The RAN Congestion Solutions Market Just Got Congested

David Snow
David Snow
  • Widely different and non-standardized solutions are being proposed to solve the problem of radio access network congestion both from the device and network sides
  • The fact that these solutions are being actively sought by carriers show the importance they now attach to keep individual customers from churning

The last couple of weeks have seen a surge in the number of solutions and proposals being put forward to solve the problem of radio access network congestion impacting user experience. Of course, network congestion has long been a problem in mobile networks and there are many standard interfaces, network intelligence and analytics companies and solutions involved in helping minimize it. The focus on customer experience management over the past few years has also provided added impetus and, notwithstanding the vaunted capacity claims of the next generation of radio access, network congestion will likely always be with us to some degree or other. However, there’s now evidence of some “out of the box” thinking going on by vendors close to the action, and what’s especially interesting, is that they are tackling the problem from widely different angles.

  • Ericsson’s recent work with SoftBank demonstrated the ability of “mobility-based” policy to improve performance in Tokyo’s busy hour, debuting a new two-way interface between the company’s Service-Aware Policy Controller (SAPC) and its SGSN-MME. It’s quite some time since a new PCRF interface has been proposed, but this one endows the policy controller with an enhanced ability to orchestrate an individual user’s real-time experience using real-time location information too onerous to send over existing standard interfaces.
  • Procera’s recently released “RAN Perspectives” solution took the company out of its network intelligence homeland in providing a SIM-based applet which may be pre-loaded or delivered OTA to mobile devices feeding device location information straight back to Procera’s network platform. Compared with Ericsson’s solution, it’s only one way and passive, but the objective is the same; to get a real-time, per-user location perspective on performance.
  • Nokia’s blog on “Network Knowledge for Apps” takes a slightly different approach, not focusing directly on the user experience, but in helping their proxies, the user’s device apps, choose the optimum time to access the network based on network conditions. The user’s apps are enabled to exchange network status information with a proposed Nokia “Network Knowledge” server. It’s two-way and active, and although not actually real-time, the objective is the same; to give a user a better experience in the face of radio access network congestion.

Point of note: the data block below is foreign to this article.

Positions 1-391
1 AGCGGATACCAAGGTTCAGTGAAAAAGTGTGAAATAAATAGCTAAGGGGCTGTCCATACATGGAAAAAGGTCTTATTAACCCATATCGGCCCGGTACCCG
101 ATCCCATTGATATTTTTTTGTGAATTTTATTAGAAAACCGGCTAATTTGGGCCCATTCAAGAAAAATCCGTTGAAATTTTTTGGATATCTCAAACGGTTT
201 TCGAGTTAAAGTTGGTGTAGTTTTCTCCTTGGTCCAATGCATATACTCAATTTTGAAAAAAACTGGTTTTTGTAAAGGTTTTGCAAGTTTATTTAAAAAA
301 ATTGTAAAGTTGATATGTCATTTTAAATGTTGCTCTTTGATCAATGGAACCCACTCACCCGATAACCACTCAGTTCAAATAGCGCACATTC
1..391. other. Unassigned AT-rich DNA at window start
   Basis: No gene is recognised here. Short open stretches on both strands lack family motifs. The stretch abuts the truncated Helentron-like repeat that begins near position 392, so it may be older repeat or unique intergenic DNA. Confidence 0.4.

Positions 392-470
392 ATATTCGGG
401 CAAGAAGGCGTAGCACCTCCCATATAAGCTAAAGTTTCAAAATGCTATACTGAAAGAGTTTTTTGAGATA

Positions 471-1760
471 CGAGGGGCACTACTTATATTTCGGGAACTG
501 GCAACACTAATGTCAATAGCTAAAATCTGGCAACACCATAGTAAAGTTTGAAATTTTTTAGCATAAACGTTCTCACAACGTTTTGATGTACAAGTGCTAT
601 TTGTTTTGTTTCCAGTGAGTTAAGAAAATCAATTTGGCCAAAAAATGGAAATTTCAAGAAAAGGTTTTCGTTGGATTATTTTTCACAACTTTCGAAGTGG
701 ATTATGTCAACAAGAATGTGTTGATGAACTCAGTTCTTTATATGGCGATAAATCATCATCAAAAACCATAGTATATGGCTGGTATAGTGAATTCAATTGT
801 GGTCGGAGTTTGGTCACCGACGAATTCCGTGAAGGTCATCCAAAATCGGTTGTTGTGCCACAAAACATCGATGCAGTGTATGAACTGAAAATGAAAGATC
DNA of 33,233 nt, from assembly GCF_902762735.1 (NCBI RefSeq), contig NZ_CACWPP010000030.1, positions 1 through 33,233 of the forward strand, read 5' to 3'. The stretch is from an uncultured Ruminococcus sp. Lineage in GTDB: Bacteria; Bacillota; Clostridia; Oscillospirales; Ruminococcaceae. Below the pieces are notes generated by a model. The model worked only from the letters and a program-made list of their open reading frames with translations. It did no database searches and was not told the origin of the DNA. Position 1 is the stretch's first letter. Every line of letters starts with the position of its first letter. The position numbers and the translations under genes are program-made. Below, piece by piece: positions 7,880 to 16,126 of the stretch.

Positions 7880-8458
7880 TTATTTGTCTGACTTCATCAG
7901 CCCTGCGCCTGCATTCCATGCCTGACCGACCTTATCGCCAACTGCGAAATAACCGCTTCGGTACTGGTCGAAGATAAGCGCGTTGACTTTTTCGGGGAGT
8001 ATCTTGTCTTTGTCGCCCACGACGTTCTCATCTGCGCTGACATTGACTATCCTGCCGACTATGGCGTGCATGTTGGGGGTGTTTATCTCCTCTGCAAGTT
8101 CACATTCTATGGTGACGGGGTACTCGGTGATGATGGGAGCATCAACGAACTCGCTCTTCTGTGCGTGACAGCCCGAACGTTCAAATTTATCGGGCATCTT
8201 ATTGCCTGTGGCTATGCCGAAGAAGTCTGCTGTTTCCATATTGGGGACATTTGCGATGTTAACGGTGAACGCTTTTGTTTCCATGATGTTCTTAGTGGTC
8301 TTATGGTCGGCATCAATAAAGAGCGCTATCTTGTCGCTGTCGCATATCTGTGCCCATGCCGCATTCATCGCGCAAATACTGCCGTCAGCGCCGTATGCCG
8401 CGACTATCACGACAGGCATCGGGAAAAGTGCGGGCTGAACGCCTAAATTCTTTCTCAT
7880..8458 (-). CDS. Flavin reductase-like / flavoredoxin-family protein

So what can be drawn from this sudden flurry of solutions which don’t rely on the customary set of base station hooks, standard interfaces and network probes?

Firstly, operators seem to be feeling the pain to the degree that, according to Current Analysis’ conversations with industry players, these solutions are being “pulled” from, rather than “pushed” by, the vendor community. Despite all the extra bandwidth provided by 4G networks, it’s never enough to go round and the competitive stakes in retaining individual customers suffering from poor QoE are just as high, if not higher, than ever before.

Secondly, that whatever solution is adopted, “real-time” really means real time (not 15 minutes later) and “individual” really mean just that (not a group of customers designated “VIP” or “premium” in the policy controller’s dataplan). What operators are looking to do is to provide a truly personalized, real-time experience for each of their customers to stop them from literally walking away from their networks.

Thirdly, and this is perhaps the most significant for the industry, operators are more and more willing to adopt non-standardized solutions and interfaces. The fact is that industry standards-based solutions are proving just too slow and cumbersome in the real world, despite their attraction in terms of multi-vendor interoperability etc. It seems that more and more operators are becoming willing to put up with some degree of vendor lock-in to keep their customers from churning through network congestion problems; it’s that serious.

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